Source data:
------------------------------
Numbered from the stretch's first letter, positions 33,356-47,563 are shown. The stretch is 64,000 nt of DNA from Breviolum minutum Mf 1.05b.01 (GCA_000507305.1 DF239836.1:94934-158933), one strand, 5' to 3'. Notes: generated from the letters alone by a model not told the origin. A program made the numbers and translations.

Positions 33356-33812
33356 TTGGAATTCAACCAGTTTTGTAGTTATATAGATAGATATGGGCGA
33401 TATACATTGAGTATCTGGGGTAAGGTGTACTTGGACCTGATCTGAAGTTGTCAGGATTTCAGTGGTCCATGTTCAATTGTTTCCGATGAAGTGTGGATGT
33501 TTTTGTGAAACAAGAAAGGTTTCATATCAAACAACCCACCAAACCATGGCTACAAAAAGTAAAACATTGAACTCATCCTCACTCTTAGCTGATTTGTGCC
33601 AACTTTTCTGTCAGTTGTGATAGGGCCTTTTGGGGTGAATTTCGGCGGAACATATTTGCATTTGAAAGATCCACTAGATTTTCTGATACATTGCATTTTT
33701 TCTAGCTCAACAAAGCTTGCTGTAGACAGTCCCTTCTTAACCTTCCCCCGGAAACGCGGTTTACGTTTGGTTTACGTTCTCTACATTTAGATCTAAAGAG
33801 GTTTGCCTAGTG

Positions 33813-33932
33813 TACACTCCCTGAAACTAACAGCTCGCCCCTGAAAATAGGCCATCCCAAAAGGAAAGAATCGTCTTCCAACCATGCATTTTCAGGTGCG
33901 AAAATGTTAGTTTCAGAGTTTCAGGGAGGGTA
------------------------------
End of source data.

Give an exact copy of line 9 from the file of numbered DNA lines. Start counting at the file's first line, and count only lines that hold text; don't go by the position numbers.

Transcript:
Positions 33813-33932